Work produces heat, which means that too much work produces too much heat. This is a major problem in some of the world’s most efficient manufacturing plants and this is exactly what industrial cooling systems are. Through these complex, industrial constructs, this high temperature is regulated quite efficiently and both the safety and efficiency of the industrial process are preserved.
Now, there are several major groups of industrial cooling systems, alongside a lot of different subtypes of these systems in use. With that in mind and without further ado, here are the top 4 types of cooling systems you may encounter in industrial use.
Moreover, keep in mind that this type of division requires classification from several different standpoints. Here’s a brief rundown.
The reason why this method is so popular is due to the fact that it’s a natural cooling system, which uses direct contact with fresh air to cool the hot water from the system. One characteristic of these systems is that the system (that contains them) itself, needs to be quite massive. This is the only way in which the system works, seeing as how there has to be a difference in density between hot air at the top and the air outside of the cooling tower.
One of the most common industry uses for cooling systems of this type can be found in power stations or natural gas plants. The simplest way to describe the way in which this system works would be to compare it to a massive, complex chimney. The shape of the system is such that it naturally draws a draft into the tower, eliminating the need for a mechanical fan system with a propeller and motor. Moreover, it’s what gives power plants their iconic look.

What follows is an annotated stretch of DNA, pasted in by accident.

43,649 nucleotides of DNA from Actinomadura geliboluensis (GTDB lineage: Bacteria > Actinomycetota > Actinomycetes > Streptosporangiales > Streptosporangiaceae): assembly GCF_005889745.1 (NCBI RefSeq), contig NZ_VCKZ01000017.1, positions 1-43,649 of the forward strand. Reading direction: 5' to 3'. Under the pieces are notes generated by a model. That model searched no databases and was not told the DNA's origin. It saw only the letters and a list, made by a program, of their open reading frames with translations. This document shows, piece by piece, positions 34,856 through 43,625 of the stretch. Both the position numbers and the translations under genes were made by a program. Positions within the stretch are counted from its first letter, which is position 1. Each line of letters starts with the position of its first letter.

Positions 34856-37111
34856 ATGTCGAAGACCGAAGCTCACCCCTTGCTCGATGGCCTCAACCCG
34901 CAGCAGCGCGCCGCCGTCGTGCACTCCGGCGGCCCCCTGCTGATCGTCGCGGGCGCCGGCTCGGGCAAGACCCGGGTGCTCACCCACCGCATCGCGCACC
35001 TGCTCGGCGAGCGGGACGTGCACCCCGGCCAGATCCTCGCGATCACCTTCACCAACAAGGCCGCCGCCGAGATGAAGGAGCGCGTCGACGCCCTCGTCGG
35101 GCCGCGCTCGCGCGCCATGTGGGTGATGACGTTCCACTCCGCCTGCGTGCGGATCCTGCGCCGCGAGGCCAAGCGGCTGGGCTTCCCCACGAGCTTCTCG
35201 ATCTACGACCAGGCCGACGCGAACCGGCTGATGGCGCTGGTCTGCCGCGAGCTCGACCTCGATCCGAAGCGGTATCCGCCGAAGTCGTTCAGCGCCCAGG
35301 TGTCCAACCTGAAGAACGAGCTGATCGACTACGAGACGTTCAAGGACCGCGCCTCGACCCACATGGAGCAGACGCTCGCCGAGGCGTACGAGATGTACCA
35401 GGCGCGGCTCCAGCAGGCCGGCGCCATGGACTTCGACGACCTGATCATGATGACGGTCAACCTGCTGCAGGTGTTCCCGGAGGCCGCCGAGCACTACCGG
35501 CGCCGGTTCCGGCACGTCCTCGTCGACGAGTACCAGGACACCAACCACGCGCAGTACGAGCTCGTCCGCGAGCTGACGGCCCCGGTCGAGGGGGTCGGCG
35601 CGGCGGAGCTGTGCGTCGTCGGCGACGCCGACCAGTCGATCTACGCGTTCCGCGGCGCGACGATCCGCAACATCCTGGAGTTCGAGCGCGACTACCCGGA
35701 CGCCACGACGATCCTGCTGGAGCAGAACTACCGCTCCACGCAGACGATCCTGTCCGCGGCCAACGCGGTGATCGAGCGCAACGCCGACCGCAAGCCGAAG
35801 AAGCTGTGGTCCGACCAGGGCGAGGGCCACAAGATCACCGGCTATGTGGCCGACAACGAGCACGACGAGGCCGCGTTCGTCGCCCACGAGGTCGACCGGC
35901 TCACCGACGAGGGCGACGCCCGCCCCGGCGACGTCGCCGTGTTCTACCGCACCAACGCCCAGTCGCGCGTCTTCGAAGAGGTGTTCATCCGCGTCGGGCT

Mechanical draft cooling is an industrial cooling water system, which involves the use of an evaporation process for cooling. Hot water from the condenser or other piece of equipment is sprayed on horizontal slats or corrugated PVC fill-packs. These water droplets are then mixed with the ambient air and the temperature difference between this hot water and cold ambient transfers heat to the dry air. All of this is achieved with the help of power-driven fans, which classify this cooling system type as mechanical.
In major industrial complexes, these mechanical draft cooling systems can be found in various shapes and sizes. Some smaller variants come in the form of rooftop units. A major consideration when considering mechanical industrial cooling systems alternatives is their materials of construction, durability, and ease of maintenance. These industrial cooling systems are critical to have 100% uptime to not stop the production line within the facility.
Packaged towers are the most common type of industrial cooling systems. Their main trait is that they’re pre-designed, built completely in a factory, and transported to the target location. This is opposite to field erection types, which are transported in parts and assembled at the location.
The benefit of packaged towers is that they’re much simpler and quicker to install, can be modular for future expansion and don’t carry the risk of field erection time and costs. Their downside lies in the fact that they’re substantially smaller and, therefore, less potent than their field erection counterparts.